Another option is to explore opportunities at nonprofits that have benefited or helped someone close to you. For example, if you have a family member or friend who has been diagnosed with an illness, benefitted from grants or scholarships, or used a food bank or shelter. Consider seeking out one of these nonprofit organizations to see if they need board members and if you have attributes that could help the organization thrive.
If it’s your first time serving on a board—or even if it’s not—make sure you understand what you’re getting yourself into legally, ethically, and practically. Nonprofits have created a board to help shape the organization, and their boards help lay the foundation for success.
Before you dive in, make sure you understand the legal responsibilities of a board. Legally speaking, the board of a nonprofit organization assumes the fiduciary role for the organization’s wellbeing, BourdSource notes. This includes setting compensation for the chief executive, reviewing the organization’s 990, and ensuring the annual audit is conducted and results are understood.
Ethically, board members are expected to conduct themselves in a manner consistent with the organization's standards of conduct, and to exercise care when helping make decisions for the organization and its future.
Board members are also expected to be prepared for and attend meetings, serve on task forces if available, advocate for the organization and represent stakeholders, and make a personal financial contribution to the organization, BoardSource states. It may also be helpful to read a book about serving on a board to help understand how boards work, what it entails, the time commitment, the role of staff, serving on committees, group decision-making, and other important topics.
Sounds simple enough—every organization could use the assistance of volunteers, right? You will need to find a nonprofit board with an opening and where you are compatible.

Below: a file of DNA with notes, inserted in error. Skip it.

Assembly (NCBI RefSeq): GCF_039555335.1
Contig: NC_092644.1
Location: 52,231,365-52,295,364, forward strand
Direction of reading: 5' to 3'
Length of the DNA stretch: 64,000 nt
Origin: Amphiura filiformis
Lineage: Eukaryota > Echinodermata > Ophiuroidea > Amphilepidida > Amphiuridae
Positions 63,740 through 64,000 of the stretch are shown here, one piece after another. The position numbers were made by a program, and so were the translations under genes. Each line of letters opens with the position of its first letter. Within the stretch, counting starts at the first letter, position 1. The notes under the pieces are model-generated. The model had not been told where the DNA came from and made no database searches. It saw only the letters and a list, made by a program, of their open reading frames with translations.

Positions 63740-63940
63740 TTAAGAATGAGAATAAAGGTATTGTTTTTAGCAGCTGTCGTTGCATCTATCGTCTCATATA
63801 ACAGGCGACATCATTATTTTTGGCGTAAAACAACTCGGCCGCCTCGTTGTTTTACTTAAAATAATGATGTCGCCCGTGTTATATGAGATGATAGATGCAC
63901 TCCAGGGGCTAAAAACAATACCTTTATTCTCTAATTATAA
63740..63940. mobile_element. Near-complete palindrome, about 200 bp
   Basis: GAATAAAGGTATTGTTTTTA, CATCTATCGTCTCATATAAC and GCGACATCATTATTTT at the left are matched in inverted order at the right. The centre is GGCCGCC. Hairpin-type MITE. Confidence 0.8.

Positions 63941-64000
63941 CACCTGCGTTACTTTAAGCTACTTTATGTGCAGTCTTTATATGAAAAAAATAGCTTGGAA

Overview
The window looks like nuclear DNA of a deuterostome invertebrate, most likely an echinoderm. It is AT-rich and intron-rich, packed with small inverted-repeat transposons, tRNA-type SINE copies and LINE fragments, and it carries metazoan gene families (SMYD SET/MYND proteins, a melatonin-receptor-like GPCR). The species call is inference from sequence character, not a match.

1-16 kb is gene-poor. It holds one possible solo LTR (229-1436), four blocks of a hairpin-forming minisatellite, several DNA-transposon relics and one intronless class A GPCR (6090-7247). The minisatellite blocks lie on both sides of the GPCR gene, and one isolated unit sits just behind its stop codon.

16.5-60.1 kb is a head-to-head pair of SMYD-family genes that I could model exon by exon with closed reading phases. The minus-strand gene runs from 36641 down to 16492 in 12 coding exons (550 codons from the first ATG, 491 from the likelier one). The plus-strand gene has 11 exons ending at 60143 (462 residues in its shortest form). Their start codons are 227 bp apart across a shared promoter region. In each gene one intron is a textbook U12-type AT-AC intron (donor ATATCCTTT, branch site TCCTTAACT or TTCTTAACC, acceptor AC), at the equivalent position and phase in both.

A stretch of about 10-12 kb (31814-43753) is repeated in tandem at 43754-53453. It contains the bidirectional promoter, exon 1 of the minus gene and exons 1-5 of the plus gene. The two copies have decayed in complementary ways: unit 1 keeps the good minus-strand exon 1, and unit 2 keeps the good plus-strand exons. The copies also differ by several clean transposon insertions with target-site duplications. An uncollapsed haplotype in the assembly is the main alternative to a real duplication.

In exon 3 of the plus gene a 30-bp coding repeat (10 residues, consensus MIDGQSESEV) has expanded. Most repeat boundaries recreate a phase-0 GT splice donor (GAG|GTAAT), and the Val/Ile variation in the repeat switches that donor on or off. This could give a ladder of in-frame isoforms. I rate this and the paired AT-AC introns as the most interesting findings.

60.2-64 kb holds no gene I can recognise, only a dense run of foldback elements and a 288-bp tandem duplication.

Here is how to get started:
Search job boards for nonprofit and mission-driven organizations. There are sites where nonprofit jobs are listed, like Impact Opportunity or Idealist, which have listings of nonprofits seeking board members.
Look within the industry that you are employed. Many professional fields have nonprofits connected to them, either through industry associations or corporations that donate to as part of their philanthropy. That means you likely have some knowledge of the organization or you already have professional connections with board members.
Network and Interview. Networking is always a good way to learn more about opportunities in the nonprofit sector. In addition to talking to colleagues, friends, and other professionals, conducting informational interviews may be beneficial. These interviews, which use research and connections, can be a powerful way to explore your interests and to learn what’s out there and can help leaders in the spaces you’re interested in know that you have an interest when they have a board opening that may suit you. There may not be a space for you immediately, but the more people who know you are interested in serving on a nonprofit board, the more people who could recommend you to an organization that needs board members.